Family abuse in childhood tied to heart attacks, strokes as adult
Parents, read this carefully. Children who experience trauma, abuse, neglect and family dysfunction are at increased risk of having heart disease in their 50s and 60s, warn researchers
Parents, read this carefully. Children who experience trauma, abuse, neglect and family dysfunction are at increased risk of having heart disease in their 50s and 60s, warn researchers.
Published in the Journal of the American Heart Association, the study showed people exposed to the highest levels of childhood family environment adversity were more than 50 per cent more likely to have a cardiovascular disease event such as a heart attack or stroke over a 30-year follow-up.
"This population of adults is much more likely to partake in risky behaviours - for example, using food as a coping mechanism, which can lead to problems with weight and obesity," said first author Jacob Pierce from Northwestern University in the US.
"They also have higher rates of smoking, which has a direct link to cardiovascular disease," Pierce added.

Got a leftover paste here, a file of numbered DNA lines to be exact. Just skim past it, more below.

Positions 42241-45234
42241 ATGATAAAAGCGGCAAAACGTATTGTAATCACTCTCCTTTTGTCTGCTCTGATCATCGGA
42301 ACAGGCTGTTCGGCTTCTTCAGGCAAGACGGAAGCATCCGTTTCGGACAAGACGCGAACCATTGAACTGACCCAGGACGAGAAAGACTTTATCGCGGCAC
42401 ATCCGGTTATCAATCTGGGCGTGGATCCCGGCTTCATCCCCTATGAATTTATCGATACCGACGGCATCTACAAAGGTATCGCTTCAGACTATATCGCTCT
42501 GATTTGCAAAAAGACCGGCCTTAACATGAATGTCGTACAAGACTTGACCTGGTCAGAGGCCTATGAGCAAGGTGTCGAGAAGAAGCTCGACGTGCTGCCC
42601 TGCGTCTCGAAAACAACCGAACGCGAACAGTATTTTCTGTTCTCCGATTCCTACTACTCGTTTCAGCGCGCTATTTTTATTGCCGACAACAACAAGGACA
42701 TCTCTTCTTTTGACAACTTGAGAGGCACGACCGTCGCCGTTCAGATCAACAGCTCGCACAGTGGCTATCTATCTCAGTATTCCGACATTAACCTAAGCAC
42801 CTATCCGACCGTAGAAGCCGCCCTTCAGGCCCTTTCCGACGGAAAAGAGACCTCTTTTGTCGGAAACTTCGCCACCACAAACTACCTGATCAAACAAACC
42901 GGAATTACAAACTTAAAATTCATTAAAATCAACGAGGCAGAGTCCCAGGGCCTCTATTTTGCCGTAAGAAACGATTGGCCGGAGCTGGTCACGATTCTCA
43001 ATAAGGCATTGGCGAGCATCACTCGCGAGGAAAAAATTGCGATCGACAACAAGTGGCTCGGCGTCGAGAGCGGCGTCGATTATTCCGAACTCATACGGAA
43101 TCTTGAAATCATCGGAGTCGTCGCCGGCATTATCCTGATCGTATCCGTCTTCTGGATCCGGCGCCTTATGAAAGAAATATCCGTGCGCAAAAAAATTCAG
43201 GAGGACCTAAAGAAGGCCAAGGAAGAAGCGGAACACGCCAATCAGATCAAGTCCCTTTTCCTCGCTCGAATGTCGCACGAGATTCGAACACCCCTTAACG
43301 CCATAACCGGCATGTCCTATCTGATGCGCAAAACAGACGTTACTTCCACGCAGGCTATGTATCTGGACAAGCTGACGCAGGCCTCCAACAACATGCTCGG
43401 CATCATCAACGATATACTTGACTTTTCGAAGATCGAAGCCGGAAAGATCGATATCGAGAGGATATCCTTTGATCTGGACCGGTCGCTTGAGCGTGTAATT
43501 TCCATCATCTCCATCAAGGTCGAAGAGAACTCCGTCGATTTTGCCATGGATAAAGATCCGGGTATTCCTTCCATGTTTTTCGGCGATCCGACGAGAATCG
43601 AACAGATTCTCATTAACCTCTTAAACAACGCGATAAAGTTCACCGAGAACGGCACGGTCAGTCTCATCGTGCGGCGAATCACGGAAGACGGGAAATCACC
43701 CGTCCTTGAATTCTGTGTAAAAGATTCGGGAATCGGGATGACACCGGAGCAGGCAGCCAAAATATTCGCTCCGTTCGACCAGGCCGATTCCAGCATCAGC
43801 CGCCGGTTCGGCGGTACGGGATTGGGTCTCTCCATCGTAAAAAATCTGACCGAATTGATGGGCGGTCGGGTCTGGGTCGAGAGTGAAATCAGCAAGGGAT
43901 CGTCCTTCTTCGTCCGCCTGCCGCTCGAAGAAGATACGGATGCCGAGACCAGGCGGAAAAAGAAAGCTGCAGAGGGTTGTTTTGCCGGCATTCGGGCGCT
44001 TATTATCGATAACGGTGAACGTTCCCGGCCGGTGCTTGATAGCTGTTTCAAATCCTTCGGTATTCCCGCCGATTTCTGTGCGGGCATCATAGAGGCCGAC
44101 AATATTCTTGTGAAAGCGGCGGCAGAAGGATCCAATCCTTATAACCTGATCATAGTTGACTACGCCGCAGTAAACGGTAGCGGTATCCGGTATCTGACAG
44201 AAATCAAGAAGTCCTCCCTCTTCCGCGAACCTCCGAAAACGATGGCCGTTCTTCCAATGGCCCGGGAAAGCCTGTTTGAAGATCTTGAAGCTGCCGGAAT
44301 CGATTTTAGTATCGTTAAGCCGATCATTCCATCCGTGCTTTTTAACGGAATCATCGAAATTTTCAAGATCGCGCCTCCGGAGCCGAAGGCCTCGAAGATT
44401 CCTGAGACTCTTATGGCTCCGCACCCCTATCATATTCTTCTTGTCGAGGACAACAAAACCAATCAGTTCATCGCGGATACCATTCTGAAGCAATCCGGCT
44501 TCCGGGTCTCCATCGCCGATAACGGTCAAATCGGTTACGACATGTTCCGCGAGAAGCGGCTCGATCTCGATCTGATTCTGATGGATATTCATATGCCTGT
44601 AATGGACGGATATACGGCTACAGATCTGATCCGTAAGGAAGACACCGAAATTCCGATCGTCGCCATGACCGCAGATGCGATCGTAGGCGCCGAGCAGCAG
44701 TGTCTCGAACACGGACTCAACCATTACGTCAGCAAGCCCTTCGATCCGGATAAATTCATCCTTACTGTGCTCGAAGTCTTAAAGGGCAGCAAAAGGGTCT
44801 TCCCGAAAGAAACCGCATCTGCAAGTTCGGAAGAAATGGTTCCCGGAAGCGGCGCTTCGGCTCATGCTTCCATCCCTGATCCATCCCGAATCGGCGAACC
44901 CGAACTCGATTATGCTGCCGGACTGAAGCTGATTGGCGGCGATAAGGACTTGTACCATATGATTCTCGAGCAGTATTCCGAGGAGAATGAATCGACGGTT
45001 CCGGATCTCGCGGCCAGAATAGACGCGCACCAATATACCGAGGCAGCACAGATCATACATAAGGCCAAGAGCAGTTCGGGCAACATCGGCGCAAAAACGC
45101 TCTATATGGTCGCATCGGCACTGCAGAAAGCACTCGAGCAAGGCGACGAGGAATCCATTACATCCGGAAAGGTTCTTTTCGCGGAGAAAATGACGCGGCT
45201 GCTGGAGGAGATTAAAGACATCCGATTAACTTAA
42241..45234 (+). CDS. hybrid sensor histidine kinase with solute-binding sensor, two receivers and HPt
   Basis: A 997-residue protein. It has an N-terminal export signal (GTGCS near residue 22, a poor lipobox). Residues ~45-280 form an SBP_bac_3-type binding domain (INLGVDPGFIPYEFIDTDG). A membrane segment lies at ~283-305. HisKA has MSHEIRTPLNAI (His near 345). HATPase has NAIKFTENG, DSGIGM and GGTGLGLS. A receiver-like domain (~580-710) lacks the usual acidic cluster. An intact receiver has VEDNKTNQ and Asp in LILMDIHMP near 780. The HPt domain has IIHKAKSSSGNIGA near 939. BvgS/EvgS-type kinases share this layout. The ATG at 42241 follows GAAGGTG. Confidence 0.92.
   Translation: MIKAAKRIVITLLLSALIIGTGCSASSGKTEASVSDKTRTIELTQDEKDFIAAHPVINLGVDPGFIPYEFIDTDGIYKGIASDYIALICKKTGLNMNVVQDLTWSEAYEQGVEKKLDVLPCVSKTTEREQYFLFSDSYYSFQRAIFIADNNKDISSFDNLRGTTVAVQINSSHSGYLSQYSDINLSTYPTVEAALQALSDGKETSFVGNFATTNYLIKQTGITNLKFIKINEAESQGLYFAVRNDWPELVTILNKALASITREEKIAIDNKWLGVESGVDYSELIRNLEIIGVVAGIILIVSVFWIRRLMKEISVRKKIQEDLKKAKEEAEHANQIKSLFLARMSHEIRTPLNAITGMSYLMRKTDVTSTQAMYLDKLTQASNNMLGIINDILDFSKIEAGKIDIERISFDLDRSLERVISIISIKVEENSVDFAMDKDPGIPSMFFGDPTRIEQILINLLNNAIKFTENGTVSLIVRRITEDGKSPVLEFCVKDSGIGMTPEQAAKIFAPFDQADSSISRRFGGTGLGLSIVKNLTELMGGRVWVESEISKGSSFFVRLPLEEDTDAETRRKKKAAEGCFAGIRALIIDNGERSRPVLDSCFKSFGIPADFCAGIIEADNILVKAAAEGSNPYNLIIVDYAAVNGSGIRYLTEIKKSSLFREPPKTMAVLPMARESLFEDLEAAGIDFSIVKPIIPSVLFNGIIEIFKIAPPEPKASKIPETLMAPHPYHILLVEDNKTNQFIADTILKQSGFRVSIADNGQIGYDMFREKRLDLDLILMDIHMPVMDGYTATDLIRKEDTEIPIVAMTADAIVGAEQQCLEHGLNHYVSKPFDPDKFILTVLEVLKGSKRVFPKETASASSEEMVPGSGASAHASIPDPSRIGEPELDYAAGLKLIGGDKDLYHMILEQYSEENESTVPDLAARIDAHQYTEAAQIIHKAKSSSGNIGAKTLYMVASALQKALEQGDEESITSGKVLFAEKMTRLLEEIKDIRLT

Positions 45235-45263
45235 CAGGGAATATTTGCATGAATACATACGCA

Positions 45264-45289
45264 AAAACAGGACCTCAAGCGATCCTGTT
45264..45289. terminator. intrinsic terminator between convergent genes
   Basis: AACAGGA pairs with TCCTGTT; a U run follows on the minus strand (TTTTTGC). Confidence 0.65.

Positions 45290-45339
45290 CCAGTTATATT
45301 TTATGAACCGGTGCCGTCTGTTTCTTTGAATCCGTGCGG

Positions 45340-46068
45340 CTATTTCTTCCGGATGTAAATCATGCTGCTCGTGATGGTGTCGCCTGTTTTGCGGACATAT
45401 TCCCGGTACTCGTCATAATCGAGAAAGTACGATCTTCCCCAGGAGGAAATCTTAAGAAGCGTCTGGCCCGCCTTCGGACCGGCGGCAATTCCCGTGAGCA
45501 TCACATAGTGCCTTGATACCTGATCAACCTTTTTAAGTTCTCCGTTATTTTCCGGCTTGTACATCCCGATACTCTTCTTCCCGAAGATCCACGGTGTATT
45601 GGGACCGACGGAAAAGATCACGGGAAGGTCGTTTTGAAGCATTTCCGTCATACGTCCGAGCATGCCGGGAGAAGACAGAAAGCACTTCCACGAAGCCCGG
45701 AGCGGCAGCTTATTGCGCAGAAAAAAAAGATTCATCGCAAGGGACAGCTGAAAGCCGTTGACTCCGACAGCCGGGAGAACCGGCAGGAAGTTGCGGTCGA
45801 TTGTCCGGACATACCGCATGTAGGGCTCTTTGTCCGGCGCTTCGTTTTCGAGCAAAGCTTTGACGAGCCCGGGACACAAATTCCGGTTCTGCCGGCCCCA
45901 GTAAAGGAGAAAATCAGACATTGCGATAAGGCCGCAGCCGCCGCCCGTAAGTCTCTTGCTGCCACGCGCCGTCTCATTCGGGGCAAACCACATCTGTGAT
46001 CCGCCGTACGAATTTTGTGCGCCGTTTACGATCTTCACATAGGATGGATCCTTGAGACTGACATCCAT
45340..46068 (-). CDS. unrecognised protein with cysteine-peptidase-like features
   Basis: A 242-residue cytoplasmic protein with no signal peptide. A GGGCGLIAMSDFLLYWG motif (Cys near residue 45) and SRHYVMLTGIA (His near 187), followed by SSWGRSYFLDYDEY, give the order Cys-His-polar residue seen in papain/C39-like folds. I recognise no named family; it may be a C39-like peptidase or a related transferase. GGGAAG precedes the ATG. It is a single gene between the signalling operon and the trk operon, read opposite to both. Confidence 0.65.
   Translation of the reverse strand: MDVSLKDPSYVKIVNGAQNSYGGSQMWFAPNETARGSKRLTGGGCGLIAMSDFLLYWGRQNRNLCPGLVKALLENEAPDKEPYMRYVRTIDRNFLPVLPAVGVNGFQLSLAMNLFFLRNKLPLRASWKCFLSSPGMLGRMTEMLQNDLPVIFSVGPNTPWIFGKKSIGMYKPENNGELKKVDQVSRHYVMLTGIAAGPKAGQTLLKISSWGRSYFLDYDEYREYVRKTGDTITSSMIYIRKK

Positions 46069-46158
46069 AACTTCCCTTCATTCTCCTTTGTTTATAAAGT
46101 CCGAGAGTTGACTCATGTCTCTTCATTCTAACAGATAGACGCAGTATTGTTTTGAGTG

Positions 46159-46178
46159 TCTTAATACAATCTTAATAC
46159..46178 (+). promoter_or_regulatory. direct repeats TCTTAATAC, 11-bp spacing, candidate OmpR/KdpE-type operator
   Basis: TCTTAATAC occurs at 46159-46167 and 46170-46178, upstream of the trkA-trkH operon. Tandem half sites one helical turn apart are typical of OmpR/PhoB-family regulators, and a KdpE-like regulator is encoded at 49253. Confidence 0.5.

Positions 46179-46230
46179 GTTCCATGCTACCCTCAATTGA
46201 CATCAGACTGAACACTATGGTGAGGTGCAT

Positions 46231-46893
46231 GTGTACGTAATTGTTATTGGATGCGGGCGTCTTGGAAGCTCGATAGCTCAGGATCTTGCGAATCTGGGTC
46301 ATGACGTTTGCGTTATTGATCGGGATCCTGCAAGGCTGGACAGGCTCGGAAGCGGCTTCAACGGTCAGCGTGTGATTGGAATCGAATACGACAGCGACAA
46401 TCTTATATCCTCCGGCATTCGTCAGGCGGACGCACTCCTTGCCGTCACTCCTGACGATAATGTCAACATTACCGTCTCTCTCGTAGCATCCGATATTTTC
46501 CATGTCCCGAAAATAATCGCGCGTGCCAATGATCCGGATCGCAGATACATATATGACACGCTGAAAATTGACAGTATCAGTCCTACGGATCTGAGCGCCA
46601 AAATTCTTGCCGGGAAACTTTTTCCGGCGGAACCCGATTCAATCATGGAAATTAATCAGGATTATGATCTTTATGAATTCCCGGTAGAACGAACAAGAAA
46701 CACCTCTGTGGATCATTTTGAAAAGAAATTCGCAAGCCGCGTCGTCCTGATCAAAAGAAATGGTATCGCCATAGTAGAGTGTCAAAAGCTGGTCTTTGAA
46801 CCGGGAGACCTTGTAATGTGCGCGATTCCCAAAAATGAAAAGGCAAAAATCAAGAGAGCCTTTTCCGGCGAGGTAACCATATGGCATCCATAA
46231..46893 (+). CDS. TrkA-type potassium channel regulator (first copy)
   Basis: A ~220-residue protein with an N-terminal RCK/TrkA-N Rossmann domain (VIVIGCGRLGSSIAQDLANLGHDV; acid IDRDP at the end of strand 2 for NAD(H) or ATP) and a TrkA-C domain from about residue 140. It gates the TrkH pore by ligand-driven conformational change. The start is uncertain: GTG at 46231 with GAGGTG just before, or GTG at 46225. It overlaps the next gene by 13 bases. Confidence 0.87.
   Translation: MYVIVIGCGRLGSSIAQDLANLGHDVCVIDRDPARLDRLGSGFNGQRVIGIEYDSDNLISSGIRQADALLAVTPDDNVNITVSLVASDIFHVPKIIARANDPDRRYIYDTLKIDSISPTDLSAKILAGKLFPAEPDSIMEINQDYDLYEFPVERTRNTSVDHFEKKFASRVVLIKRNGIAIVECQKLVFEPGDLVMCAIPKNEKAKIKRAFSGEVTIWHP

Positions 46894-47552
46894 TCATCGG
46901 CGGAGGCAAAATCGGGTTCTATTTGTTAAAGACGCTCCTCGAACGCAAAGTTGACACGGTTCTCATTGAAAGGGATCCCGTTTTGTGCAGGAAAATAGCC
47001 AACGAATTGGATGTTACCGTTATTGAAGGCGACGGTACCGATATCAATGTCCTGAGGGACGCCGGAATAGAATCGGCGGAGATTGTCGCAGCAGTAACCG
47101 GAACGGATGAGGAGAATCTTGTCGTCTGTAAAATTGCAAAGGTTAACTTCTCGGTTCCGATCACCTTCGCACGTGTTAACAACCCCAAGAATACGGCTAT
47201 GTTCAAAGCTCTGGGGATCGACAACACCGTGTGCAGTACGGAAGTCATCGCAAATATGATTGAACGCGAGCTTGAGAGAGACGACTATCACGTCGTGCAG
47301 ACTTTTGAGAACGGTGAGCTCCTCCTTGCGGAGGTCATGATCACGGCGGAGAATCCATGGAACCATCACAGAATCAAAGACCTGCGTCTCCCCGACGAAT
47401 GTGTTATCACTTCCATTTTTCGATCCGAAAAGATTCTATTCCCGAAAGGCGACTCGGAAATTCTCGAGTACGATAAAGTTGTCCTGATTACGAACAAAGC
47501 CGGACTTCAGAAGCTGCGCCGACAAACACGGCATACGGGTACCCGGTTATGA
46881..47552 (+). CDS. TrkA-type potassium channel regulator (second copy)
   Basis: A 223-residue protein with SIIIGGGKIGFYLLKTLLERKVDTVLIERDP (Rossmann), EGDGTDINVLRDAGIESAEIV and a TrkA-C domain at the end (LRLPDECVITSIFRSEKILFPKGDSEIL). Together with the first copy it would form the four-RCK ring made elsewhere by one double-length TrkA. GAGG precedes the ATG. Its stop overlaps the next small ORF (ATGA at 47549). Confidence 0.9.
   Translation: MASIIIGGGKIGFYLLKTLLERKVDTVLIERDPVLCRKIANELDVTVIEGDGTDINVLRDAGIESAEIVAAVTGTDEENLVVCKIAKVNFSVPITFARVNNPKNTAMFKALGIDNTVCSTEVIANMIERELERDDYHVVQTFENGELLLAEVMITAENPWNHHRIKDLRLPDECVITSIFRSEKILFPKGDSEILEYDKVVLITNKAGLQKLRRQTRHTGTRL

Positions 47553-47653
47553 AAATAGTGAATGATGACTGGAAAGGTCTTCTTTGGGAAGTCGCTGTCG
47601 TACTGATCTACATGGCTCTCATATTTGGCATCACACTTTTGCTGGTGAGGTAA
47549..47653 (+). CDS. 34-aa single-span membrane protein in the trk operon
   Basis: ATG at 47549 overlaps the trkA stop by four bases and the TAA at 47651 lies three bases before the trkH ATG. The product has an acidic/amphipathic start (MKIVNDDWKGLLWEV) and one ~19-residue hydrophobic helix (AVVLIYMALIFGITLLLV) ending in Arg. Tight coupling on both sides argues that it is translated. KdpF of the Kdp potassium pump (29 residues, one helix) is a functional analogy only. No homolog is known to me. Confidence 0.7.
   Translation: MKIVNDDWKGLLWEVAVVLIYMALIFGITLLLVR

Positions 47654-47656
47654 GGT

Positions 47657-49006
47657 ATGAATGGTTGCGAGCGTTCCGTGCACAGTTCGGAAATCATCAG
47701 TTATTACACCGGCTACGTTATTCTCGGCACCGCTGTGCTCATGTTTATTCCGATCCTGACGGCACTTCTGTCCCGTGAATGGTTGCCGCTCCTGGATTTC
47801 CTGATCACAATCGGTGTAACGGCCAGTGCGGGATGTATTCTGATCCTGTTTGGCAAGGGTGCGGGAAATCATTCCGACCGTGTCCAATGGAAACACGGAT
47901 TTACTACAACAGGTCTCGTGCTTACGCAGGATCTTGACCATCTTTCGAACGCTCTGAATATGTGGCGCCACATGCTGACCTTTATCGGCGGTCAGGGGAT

The longitudinal research of more than 3,600 participants described the trajectory of cardiovascular disease and death based on family environment ratings from young adulthood into older middle age.
Children who experience this type of adversity are predisposed to higher rates of lifelong stress, smoking, anxiety, depression and sedentary lifestyle that persist into adulthood.
These can lead to increased body mass index (BMI), diabetes, increased blood pressure, vascular dysfunction and inflammation, the researchers said.
The findings showed that adults who were exposed to these risk factors as children may benefit from counselling on the link between coping with stress and controlling smoking and obesity, but more research is needed.
"Early childhood experiences have a lasting effect on adult mental and physical well-being, and a large number of American kids continue to suffer abuse and dysfunction that will leave a toll of health and social functioning issues throughout their lives," said senior author Joseph Feinglass.
"Social and economic support for young children in the US, which is low by the standards of other developed countries, has the biggest 'bang for the buck' of any social programme," Feinglass noted.